Viewpoints: Where is the Income?May 2013
Navigating Low Rates Through 2013 and Beyond
Many investors are anxious about the dwindling income from their portfolios. They rightfully wonder if their portfolio assets will ever again provide enough income to comfortably meet expenses. We provide our perspective on why portfolio income has been shrinking and share our views on what can be done to potentially offset the effects of today’s low income environment.
Nearing the End of an Epic Bond Rally
A 30-Year Bond Rally Triggered by Government Actions
Interest rates are the thermometer of economic health. When they are high, it is a signal that inflation is untamed. Investors with long memories will remember the trendless, volatile financial markets of the 1970s—a period when inflation was steeply accelerating. Fortunately at that time, a new Fed Chairman, Paul Volker, arrived and was able to reverse inflation’s insidious path by sharply raising interest rates. These actions triggered back-to-back recessions that began to bring rates down, starting a 30-year rally in bonds.
The Downward Trend in Rates Continued
Step forward from 1979 to 2006. Low interest rates, a lack of regulatory vigilance, the rise of China and the requirement to place its massive newfound wealth somewhere safe—which could only be in US Treasury bonds—worked together to keep rates at lower levels.
The result was a vulnerable bubble in housing, as low rates made mortgages affordable. Ingenious structures to sell these mortgages to the uninformed, undisciplined or just unwary—and then package them as securities for investors—kept pumping the hot air, further inflating the bubble.
The bubble-bursting events of 2008 and 2009 leading to the “Great Recession” are well known. Lehman, AIG and Citi’s travails hinted of the widespread affliction that only a deep and prolonged recession could cleanse. The cleansing manifested itself in the massive liquidation of personal debt, including mortgage foreclosures, and the contraction in spending as consumers scrambled to balance their budgets as they faced uncertain incomes.
Central Banks Drove Rates to Near Zero—And Have Kept them There
The only financial players powerful enough to stop the ensuing economic free-fall were central banks—the Federal Reserve, the European Central Bank, the Bank of England and the People’s Bank of China. These banks implemented a long series of monetary policies to drive interest rates down in an effort to reignite investing, borrowing and consumption, and ultimately to reverse high unemployment. The Fed’s actions are working and US employment is rising. For investors, however, the byproduct has been a dramatic reduction in income from bonds; income from the 10-year Treasury dropped by nearly 64% (CHART 1).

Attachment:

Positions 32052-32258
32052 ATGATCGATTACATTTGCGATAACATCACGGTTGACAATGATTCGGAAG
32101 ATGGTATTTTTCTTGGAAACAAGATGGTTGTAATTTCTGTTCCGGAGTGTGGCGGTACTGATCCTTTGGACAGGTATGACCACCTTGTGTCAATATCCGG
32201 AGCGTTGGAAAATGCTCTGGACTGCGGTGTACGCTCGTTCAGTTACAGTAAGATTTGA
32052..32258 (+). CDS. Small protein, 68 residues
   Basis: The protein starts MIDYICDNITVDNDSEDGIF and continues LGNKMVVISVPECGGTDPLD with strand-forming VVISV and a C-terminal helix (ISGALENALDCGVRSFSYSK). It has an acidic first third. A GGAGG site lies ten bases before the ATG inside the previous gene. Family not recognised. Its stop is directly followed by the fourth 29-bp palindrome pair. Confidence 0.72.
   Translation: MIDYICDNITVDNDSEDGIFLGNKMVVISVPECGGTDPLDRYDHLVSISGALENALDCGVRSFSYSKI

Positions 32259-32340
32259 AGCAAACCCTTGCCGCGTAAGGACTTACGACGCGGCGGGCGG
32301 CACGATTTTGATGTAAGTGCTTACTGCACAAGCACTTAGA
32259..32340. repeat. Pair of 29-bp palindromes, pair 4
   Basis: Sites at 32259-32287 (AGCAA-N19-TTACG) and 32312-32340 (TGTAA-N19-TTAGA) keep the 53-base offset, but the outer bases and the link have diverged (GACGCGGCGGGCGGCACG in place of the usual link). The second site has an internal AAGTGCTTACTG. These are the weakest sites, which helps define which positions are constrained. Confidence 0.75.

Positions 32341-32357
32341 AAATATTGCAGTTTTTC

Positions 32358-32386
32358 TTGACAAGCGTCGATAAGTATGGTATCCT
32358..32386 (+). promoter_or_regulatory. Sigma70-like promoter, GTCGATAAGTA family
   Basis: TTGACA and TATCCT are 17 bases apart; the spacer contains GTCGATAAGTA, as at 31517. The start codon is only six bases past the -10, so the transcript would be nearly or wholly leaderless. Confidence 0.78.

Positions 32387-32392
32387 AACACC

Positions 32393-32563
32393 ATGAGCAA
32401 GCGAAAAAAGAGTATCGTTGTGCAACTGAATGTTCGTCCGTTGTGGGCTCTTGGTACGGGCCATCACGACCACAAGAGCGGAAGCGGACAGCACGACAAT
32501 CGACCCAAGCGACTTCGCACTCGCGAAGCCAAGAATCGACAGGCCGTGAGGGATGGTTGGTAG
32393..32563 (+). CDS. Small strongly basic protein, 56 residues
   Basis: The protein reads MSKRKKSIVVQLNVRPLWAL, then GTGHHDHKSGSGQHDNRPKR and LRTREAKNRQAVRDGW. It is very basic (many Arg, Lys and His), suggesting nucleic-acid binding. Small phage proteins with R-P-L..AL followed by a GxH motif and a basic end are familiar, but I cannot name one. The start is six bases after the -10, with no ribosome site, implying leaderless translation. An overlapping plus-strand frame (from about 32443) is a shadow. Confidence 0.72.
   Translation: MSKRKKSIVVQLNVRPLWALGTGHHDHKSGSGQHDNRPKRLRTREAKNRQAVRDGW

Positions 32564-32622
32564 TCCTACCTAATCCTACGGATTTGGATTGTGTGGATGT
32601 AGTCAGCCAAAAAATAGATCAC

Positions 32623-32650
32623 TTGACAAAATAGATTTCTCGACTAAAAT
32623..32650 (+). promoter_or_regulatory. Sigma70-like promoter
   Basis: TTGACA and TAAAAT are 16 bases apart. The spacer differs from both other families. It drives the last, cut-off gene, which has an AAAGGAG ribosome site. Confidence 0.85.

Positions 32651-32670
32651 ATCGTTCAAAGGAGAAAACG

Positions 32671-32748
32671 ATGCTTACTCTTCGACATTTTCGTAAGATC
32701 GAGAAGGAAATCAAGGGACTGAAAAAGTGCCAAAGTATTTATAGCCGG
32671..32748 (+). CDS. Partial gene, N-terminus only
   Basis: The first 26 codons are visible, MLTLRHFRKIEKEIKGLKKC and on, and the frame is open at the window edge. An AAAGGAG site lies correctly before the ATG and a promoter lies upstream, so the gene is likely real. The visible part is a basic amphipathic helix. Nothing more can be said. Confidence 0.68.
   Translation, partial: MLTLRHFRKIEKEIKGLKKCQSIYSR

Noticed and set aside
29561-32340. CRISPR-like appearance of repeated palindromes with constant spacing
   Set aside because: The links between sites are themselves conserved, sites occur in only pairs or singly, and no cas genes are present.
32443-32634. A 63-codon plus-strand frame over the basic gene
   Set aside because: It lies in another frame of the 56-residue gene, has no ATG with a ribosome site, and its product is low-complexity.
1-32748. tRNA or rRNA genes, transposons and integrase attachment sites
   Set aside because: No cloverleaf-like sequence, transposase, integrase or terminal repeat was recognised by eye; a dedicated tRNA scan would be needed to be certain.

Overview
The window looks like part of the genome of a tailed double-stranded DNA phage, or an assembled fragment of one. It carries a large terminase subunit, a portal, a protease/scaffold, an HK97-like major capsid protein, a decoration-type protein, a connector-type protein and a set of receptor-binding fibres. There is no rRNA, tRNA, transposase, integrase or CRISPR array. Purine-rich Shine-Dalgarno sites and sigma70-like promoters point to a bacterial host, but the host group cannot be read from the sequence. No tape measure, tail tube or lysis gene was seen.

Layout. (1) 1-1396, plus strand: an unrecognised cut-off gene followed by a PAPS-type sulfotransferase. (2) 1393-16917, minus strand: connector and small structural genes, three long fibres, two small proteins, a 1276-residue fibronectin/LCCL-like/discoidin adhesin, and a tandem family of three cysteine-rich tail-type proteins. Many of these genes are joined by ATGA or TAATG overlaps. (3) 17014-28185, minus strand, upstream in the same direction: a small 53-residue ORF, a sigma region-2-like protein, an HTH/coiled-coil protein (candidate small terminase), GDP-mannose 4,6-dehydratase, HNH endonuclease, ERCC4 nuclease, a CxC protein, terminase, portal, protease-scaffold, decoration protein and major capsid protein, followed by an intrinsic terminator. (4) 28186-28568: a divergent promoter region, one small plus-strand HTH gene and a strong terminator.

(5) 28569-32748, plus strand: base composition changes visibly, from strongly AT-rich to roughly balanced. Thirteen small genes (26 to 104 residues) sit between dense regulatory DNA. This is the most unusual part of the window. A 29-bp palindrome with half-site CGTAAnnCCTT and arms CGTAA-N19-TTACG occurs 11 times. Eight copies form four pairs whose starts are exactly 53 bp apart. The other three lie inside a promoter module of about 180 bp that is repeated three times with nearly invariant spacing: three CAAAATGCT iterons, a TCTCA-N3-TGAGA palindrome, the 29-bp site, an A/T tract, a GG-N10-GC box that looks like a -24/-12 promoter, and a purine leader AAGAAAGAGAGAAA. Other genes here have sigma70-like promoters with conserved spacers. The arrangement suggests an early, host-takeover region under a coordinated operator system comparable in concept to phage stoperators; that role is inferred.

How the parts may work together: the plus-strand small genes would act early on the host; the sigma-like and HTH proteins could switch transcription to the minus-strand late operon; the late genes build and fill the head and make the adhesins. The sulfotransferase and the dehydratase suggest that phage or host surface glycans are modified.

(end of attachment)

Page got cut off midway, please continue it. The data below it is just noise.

Borrowers Benefited at the Expense of Savers
By forcing low interest rates through ongoing quantitative easing programs, the Federal Reserve and central banks around the world by design significantly altered the balance between savers and borrowers. This dynamic, referred to as “financial repression,” means that investors have essentially been subsidizing borrowing by providing low-cost funding (CHART 2).
The ultimate beneficiaries have been the borrowers who have been in a position to capitalize on low-cost financing. The public sector, led by the US government and local municipalities, has been one of the greatest beneficiaries, but in some cases the private sector has also benefited. The access to capital has been abundant not only for large multinational corporations, but also for speculative-grade issuing companies.
Some individual borrowers also benefited from the government’s efforts to lower mortgage rates. Given tighter lending standards, however, many individuals with outstanding loan balances in excess of their home’s market value have been hampered by their inability to lower their mortgage payments through refinancing.